Submitted to BFRO by witness on Sunday, July 11, 2010.
Strange vocalization heard while calling for a kitten on the Wabash River
COUNTY: Tippecanoe County
LOCATION DETAILS: Going West on 200 South from Lafayette. To the Wabash River. Go to the end of the road and Turn Left down the gated Mud path 2.25 miles South
NEAREST TOWN: West Point
NEAREST ROAD: Just on the other side of the River County road
OBSERVED: July 10, 2010. Four miles South of Lafayette, Indiana and nine miles West. On the East bank of the Wabash river. Approximately 1:30am. Two friends and I heard unfamiliar vocalization coming from within approximately 1000 ft of our campfire. We were looking for a lost 4 week old kitten at the time. This vocalization set off a series of responses from other wildlife up and down the river for the next three or four minutes. We are all familiar with MOST of the wildlife in that area and could not place that deep voice from anything familiar. Apparently whatever it is, it answers to “Kitty Kitty”. We didn’t call kitty kitty anymore that night.
ALSO NOTICED: Two men in a power boat had been searching the river banks with a spotlight but turned it off as they went by our location
OTHER WITNESSES: Three witnesses we were searching for a 4 week old kitten.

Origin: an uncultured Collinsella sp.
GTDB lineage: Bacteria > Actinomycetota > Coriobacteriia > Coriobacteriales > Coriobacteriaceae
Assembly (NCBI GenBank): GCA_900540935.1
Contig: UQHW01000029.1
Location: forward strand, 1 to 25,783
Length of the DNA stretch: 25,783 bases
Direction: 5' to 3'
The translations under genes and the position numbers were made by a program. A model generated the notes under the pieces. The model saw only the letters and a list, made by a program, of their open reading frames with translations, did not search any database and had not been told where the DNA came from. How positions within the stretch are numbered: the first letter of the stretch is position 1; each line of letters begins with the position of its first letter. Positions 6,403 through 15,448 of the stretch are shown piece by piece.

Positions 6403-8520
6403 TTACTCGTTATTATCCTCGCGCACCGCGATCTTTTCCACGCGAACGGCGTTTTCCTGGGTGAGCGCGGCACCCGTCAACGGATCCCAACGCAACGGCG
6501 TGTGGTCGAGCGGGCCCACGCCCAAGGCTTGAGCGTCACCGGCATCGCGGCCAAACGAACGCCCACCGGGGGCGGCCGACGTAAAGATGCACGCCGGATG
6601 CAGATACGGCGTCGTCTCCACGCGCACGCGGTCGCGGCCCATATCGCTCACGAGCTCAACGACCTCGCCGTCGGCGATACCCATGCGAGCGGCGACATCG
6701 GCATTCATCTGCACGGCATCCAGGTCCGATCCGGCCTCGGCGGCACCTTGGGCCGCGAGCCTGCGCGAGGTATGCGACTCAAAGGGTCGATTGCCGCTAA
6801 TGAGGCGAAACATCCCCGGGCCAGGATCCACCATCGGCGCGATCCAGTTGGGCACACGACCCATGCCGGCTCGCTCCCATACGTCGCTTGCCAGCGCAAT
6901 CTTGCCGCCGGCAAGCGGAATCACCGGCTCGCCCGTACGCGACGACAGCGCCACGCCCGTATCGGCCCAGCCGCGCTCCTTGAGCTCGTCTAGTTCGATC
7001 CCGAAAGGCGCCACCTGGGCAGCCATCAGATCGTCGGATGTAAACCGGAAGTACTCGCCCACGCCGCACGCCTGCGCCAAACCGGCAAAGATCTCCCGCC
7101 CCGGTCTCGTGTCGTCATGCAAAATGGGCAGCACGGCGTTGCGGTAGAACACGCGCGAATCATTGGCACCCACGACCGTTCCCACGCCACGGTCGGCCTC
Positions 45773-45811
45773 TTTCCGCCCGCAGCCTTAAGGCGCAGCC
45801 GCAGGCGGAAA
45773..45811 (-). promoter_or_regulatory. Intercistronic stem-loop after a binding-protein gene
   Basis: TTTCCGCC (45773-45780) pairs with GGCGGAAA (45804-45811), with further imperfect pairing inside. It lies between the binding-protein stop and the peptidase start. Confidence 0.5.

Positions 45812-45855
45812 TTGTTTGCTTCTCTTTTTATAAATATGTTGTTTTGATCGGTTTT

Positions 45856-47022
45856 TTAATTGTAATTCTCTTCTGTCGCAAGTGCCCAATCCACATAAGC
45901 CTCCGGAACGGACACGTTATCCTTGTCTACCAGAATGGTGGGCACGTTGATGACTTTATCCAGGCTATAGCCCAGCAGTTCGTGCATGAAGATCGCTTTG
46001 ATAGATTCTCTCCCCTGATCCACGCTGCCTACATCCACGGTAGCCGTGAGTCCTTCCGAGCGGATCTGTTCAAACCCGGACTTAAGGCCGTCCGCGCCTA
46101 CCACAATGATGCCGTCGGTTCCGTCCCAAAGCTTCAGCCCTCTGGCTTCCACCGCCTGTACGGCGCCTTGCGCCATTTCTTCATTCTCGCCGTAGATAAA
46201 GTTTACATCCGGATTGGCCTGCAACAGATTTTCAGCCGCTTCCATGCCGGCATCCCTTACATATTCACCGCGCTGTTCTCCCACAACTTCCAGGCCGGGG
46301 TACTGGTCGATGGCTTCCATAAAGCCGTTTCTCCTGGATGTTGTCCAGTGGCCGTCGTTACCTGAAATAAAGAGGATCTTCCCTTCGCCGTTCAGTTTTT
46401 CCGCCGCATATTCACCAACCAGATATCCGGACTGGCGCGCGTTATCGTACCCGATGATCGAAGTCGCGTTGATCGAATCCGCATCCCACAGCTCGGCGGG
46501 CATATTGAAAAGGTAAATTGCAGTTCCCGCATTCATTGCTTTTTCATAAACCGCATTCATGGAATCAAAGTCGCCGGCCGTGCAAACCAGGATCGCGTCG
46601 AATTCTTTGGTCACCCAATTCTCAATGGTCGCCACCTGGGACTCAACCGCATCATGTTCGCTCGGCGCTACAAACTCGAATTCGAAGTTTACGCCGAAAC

OTHER STORIES: none
TIME AND CONDITIONS: 0130 hrs
Clear but just beginning to fog
About65 degrees F
ENVIRONMENT: Next to the Wabash scattered Hardwoods and sandy soil
A & G References: DeLorme’s Indiana Gazetteer page 31 grid G9
Follow-up investigation report by BFRO Investigator Eric Lester:
I talked to the witness at length about what he heard that night, the following can be added:
– they were on a friend’s riverside property looking for a kitten that had wandered off that night when they heard the vocalization
– the vocalization was described as a powerful scream/howl, lasting about 4-5 seconds, and it came from their side of the river; only one vocalization was heard
– immediately after the vocalization, they heard cows, coyotes and birds sound off
– the witness has spent extensive time in the outdoors and is familiar with wildlife sounds, including cougar and bobcat, and was emphatic that this vocalization was like nothing he is familiar with
The Wabash river begins its course to the east in Ohio, then winds nearly 500 miles before draining into the Ohio River to the southwest. Locations near the river and its tributaries have had a number of reports submitted to the BFRO, including two near Turkey Run State Park.